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Human-caused avulsion in the Rhine-Meuse Delta before historic embankment (the Netherlands)

Harm Jan Pierik, Esther Stouthamer, Tim Schuring and Kim M. Cohen
Human-caused avulsion in the Rhine-Meuse Delta before historic embankment (the Netherlands)
Geology (Boulder) (September 2018) 46 (11): 935-938

Abstract

Although the shifting of deltaic river branches (avulsion) is a natural process that has become increasingly influenced by humans, the impact of early human activities as a driver of avulsion success has remained poorly explored. This study demonstrates how two important avulsions in the downstream part of the Rhine-Meuse delta, The Netherlands, were stimulated by human activities in the first millennium CE, before historic embankment constrained the river courses. Peatland reclamation induced land subsidence in the lower delta. This effect, together with a human-induced increase in suspended fluvial sediments and tidal backwater effects, allowed for a gradual ingression of tidal creek channels and progradation of fluvial crevasse channels into human-occupied and drained peatlands, where they eventually connected. We reconstructed the initial situation and identified the feedback loops among overbank sedimentation, tidal incursion, and land drainage subsidence that led to avulsion success. The processes and feedbacks resulting from human activities are generic and hence relevant to many other deltas today where human-induced subsidence results in tidal ingression, potentially connecting to rivers and causing unexpected avulsions.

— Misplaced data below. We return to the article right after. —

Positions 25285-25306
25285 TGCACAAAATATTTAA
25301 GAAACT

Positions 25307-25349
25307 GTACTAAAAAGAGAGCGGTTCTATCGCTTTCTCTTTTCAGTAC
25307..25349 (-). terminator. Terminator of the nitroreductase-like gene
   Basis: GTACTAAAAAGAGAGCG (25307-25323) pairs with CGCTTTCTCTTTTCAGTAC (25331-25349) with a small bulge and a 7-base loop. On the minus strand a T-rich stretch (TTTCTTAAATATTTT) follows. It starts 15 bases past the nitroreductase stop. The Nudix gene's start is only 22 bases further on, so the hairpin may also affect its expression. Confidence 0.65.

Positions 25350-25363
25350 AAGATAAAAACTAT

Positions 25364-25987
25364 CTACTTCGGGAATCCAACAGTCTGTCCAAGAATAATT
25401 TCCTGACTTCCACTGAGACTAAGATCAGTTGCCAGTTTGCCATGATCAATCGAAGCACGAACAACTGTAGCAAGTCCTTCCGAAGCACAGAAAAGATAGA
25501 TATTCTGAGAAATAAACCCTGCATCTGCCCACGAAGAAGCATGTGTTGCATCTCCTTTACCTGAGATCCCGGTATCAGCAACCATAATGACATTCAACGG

ISSN: 0091-7613
EISSN: 1943-2682
Coden: GLGYBA
Serial Title: Geology (Boulder)
Serial Volume: 46
Serial Issue: 11
Title: Human-caused avulsion in the Rhine-Meuse Delta before historic embankment (the Netherlands)
Affiliation: Utrecht University, Department of Physical Geography, Utrecht, Netherlands
Pages: 935-938
Published: 20180925
Text Language: English
Publisher: Geological Society of America (GSA), Boulder, CO, United States
Accession Number: 2018-080177
Categories: GeomorphologyGeochronology
Document Type: Serial
Bibliographic Level: Analytic
Annotation: GSA Data Repository item 2018348
Illustration Description: illus. incl. geol. sketch maps
N51°00'00" - N52°00'00", E03°19'60" - E05°00'00"
Country of Publication: United States
Secondary Affiliation: GeoRef, Copyright 2018, American Geosciences Institute. Reference includes data from GeoScienceWorld, Alexandria, VA, United States. Reference includes data supplied by the Geological Society of America, Boulder, CO, United States
Update Code: 201844
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